The Myths Surrounding Schizophrenia

If you live with schizophrenia, you may be aware of the stigma that surrounds the disorder. 85 percent of Americans recognize that schizophrenia is a disorder, but only 24 percent are actually familiar with it. Unfortunately, stereotypes about the characteristics of an individual with schizophrenia are still very prevalent. Here are some of the truths about the disorder to help get rid of the stereotypes:

  • Myth: Medication turns you into a zombie.                                                                                   Many people usually associate antipsychotic medication for schizophrenia with the patient becoming uninterested, lethargic, vacant and listless. Many believe the medication itself causes these symptoms, but that is not the case. More often than not, the individual exhibits these symptoms prior to taking the medication or due to overmedication
  • Myth: Schizophrenia develops abruptly.                                                                                               A sudden change in mental health is rare. Schizophrenia tends to develop slowly with signs showing during adolescence. A decrease in performance in school, social settings, and at work are usual signs.  Difficulties managing problems, information, and relationships can also be signs. Symptoms of schizophrenia lie on a continuum in which they start small and grow. An individual in the beginning stages can hear whispers that they can’t make out at first. This then grows into hearing voices. Seeking treatment during the “prodromal” phase, when you hear whispers, is best.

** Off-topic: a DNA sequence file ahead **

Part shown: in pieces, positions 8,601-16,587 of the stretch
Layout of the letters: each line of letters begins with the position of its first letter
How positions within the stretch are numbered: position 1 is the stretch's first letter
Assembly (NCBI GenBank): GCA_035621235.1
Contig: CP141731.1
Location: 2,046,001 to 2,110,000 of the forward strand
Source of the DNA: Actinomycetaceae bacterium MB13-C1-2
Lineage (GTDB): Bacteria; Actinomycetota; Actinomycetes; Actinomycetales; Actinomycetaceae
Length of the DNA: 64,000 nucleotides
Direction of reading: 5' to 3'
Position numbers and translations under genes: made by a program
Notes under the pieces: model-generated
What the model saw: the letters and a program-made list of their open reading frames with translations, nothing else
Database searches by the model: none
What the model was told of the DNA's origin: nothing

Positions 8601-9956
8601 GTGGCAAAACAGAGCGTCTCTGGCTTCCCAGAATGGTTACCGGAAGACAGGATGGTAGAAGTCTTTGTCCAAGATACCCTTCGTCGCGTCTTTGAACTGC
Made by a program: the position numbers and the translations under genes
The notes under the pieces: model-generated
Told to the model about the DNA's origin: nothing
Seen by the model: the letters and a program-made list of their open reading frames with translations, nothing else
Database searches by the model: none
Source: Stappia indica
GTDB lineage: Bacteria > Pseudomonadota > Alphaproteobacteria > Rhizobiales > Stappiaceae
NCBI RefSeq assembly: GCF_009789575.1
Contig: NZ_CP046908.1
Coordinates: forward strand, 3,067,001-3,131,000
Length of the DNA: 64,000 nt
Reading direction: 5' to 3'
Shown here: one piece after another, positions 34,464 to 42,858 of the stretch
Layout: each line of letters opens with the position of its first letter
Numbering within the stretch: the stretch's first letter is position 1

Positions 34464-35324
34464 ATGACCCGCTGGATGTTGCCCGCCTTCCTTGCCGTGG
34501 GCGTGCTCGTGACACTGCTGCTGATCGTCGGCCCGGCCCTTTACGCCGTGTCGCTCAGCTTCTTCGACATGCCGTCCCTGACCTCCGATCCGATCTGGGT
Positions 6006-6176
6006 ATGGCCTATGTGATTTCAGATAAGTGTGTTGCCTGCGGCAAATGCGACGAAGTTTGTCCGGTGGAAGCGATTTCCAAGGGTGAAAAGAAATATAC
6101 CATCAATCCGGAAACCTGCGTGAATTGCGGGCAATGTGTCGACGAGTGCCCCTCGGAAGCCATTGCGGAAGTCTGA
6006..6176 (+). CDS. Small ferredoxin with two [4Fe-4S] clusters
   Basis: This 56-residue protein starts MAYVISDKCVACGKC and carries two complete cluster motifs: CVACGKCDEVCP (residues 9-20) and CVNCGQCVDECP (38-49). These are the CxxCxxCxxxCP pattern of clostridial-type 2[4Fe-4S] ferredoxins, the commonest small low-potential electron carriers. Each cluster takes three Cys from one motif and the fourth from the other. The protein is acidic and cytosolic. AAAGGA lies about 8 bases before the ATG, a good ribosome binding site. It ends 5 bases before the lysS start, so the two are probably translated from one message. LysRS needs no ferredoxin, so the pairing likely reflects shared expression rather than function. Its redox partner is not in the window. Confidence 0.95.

• Myth: Schizophrenia is a character flaw.                                                                                       Lethargic, easily confused, lacking motivation, and lazy, are some of many traits people associate with individuals living with schizophrenia. However this is not the case. Schizophrenia is not merely a character flaw. These “character defects” are symptoms. Schizophrenia is a serious condition and should be treated as such.
  • Myth: People with schizophrenia can’t lead productive lives.                                                       On the contrary, according to a 10-year study of 130 individuals with schizophrenia and substance abuse, many individuals gained control over both schizophrenia and substance usage, reducing their episodes of homelessness and hospitalization. They were able to live on their own and attain a better quality of life.

Do you or a loved one live with schizophrenia?  See if they qualify for Segal’s clinical research study today!

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